Jimmer Fredette, former BYU basketball player, did just that. Basketball had always been his passion, but he wanted more than to be just the high school all-star. He accepted a self-made contract from his brother TJ, committing him to “make the necessary sacrifices” to make his goal of playing in the NBA.
For Fredette, team practices weren’t enough for him to fulfill that contract. He took to the church hallways to do basketball drills. He even went to a local prison to scrimmage with the inmates. All of his hard work and dedication led to his playing for BYU and being drafted into the NBA. Jimmer shows us all that going above and beyond by making those necessary sacrifices that hard work pays off.
In the gospel of Jesus Christ, as we too “make the necessary sacrifices,” it will all pay off if we do not surrender and if we keep on going, enduring to the end.
“Wherefore, ye must press forward with a steadfastness in Christ, having a perfect brightness of hope, and a love of God and of all men. Wherefore, if ye shall press forward, feasting upon the word of Christ, and endure to the end, behold, thus saith the Father: Ye shall have eternal life.” (2 Nephi 31:20)
7. Serve Others
We shouldn’t just serve when we are told to but when we see the need and act on promptings and intuitions to reach out. That’s how the Savior served and in our journey towards consecration, that is one of the best things that we can do to become like Him.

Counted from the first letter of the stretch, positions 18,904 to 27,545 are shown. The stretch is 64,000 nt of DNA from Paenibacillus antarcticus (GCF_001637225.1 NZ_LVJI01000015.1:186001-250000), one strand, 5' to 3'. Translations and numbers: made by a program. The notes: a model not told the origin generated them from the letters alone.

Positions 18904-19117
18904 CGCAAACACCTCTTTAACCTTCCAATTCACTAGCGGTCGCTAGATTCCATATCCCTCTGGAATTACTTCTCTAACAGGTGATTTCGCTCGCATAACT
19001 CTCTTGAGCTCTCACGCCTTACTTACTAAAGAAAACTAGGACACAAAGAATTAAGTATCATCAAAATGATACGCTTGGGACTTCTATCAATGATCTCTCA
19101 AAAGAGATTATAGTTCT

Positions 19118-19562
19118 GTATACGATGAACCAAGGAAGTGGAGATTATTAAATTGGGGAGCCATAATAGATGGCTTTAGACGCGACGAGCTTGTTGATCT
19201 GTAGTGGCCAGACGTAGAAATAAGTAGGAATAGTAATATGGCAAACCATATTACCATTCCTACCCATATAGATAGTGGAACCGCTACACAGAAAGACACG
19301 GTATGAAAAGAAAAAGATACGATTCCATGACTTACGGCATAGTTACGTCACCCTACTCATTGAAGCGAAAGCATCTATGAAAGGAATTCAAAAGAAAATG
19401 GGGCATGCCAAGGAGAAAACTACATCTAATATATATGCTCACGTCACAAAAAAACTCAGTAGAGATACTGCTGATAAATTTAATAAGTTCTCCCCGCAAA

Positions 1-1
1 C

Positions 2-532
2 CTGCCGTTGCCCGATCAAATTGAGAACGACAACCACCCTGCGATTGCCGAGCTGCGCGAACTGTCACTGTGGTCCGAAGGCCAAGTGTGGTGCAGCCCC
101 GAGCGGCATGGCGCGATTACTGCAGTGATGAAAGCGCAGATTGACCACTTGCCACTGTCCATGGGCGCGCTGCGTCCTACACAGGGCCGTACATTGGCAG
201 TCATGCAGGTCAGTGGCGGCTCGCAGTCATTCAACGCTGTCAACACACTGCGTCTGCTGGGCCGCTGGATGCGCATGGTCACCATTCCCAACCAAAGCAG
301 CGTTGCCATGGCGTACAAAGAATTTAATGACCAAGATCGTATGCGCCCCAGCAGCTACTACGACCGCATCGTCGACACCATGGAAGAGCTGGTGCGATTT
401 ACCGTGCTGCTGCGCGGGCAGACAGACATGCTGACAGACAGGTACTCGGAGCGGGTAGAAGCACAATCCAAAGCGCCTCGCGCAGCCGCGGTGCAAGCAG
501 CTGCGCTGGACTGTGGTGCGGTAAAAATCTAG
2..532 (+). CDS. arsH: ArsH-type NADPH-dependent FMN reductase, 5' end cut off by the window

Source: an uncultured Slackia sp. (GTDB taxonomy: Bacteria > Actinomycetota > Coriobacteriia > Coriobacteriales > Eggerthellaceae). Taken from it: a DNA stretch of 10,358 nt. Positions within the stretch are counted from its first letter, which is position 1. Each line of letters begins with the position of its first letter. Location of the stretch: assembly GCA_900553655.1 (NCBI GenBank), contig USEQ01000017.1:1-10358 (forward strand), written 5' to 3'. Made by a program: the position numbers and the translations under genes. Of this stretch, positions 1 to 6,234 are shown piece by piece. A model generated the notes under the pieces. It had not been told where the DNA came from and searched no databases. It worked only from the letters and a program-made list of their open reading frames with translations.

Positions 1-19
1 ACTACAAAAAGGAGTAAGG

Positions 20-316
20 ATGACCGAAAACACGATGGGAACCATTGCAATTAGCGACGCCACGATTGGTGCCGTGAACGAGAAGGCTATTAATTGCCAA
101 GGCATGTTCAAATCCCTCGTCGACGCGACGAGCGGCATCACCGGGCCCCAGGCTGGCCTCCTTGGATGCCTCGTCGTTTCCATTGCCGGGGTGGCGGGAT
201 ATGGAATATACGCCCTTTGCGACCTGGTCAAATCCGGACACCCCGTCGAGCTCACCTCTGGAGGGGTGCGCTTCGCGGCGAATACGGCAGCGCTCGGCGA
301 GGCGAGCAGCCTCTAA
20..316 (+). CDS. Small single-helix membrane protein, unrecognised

“First observe, then serve”― Linda K. Burton
When I was four-years-old my greatest example of service was my then-17-year-old recent convert sister. Although I have very few memories from back then with her, they all revolve around service. She often saw the needs of others and sought to fulfill them.
During the winter months, she would make soup or stew and take it to an elderly widow down the street. She would pinpoint a local family in need and make sure that on Christmas morning that they would find presents at their doorstep. Several times I found myself at the hospital with her to do nothing other than to talk to people and to pass out flowers that we had picked in the fields.
Every day, as we open our eyes to the opportunity, we can see the needs of others. No matter how small or great the need, we can take action in their behalf. We don’t need to do something grand. Often, the greatest difference in someone’s life comes from the smallest act of service.
“For inasmuch as ye do it unto the last of these, ye do it unto me” (Doctrine and Covenants 42:38).
Let’s do our best to be like Christ. That comes through consecration and is a life-long quest. Many are right beside us in that journey. We see them as examples, and they make differences in our lives, either small or large. What attributes do they have that have made them examples of consecration to you?